Osteoblasts are a new target for prolactin: analysis of bone formation in prolactin receptor knockout mice
Bone development is a multistep process that includes patterning of skeletal elements, commitment of hematopoietic and/or mesenchymental cells to chondrogenic and osteogenic lineages, and further differentiation into three specialized cell types: chondrocytes in cartilage and osteoblasts and osteoclasts in bone. Although PRL has a multitude of biological actions in addition to its role in the mammary gland, very little is known about its effect on bone. Mice carrying a germline null mutation for the PRL receptor gene have been produced in our laboratory and used to study the role of PRL in bone formation. In -/- embryos, we observed an alteration in bone development of calvaria. In adults, histomorphometric analysis showed that the absence of PRL receptors leads to a decrease in bone formation rate using double calcein labeling and a reduction of bone mineral density, measured by dual energy x-ray absorptiometry. In addition, serum estradiol, progesterone, testosterone, and PTH levels were analyzed. We also established that osteoblasts, but not osteoclasts, express PRL receptors. This suggests that an effect of PRL on osteoblasts could be required for normal bone formation and maintenance of bone mass. Thus, the PRL receptor knockout mouse model provides a new tool to investigate the involvement of PRL in bone metabolism.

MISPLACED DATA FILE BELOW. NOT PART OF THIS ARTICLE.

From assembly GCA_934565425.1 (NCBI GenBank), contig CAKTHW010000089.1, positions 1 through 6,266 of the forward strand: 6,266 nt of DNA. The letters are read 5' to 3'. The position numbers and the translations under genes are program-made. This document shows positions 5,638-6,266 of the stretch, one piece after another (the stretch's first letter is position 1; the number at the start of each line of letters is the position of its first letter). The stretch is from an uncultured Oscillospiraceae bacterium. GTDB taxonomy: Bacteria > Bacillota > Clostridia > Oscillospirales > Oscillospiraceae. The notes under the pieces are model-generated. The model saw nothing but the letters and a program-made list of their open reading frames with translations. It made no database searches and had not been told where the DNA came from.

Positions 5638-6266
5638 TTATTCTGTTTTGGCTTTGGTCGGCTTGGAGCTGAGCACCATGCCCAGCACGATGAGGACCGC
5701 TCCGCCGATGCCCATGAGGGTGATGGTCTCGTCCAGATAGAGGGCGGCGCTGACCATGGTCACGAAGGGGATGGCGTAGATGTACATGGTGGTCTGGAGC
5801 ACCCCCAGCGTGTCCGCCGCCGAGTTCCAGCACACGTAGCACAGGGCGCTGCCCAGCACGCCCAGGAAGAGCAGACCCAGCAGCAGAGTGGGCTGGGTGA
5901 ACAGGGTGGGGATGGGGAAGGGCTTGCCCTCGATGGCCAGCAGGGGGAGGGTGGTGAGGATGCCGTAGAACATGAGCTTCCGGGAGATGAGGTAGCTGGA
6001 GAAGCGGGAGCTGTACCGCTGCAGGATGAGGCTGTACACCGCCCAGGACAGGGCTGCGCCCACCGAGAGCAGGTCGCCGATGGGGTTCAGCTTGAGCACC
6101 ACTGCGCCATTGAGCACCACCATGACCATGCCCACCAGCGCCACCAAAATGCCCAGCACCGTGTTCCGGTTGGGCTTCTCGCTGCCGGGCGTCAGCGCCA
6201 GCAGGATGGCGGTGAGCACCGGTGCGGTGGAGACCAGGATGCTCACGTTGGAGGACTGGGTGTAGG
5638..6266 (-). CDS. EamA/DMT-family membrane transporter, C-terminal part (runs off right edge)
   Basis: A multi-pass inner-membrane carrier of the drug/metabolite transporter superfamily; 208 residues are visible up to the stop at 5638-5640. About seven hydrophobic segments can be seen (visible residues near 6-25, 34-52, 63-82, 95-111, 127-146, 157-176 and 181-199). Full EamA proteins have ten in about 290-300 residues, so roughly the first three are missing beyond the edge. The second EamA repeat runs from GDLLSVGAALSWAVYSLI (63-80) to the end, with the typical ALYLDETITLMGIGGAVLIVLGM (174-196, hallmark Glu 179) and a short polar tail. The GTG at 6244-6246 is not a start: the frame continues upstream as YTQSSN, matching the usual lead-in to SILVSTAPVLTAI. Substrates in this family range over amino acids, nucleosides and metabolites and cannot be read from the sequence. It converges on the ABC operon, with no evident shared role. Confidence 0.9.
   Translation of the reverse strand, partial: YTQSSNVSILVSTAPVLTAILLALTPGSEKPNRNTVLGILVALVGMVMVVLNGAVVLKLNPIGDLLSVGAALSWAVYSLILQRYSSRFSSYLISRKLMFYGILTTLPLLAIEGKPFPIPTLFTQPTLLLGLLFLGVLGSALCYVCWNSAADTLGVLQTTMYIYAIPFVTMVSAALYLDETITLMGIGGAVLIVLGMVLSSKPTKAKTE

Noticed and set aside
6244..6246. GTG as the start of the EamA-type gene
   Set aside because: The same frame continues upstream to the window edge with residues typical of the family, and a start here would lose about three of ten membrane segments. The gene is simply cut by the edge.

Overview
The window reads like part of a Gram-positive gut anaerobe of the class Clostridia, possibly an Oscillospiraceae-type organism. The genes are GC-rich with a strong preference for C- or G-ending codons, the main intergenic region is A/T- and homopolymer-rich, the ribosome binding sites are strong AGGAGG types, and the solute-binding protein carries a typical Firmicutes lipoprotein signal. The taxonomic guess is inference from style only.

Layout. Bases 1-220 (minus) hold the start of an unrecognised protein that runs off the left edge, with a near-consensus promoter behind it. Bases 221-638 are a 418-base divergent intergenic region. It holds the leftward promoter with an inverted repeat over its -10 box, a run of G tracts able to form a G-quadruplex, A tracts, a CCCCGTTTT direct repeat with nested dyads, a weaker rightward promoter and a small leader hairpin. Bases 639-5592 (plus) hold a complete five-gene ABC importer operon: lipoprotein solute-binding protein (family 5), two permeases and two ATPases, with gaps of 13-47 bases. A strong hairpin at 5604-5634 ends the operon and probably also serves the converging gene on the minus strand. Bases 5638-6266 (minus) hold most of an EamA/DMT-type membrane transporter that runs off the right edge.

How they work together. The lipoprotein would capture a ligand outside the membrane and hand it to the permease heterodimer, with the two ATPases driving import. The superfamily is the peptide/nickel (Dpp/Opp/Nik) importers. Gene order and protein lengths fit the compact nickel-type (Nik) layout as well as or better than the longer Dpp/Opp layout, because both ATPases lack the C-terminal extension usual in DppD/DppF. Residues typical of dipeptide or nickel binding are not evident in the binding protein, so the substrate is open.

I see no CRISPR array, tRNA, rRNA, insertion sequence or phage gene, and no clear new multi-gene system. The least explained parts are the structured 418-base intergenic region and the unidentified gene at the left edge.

|Authors||Clement-Lacroix, P.;Ormandy, C.;Lepescheux, L.;Ammann, P.;Damotte, D.;Goffin, V.;Bouchard, B.;Amling, M.;Gaillard-Kelly, M.;Binart, N.;Baron, R.;Kelly, P. A. :|
|Responsible Garvan Author|
|URL link to publisher's version||http://www.ncbi.nlm.nih.gov/entrez/query.fcgi?cmd=Retrieve&db=PubMed&dopt=Citation&list_uids=9886812|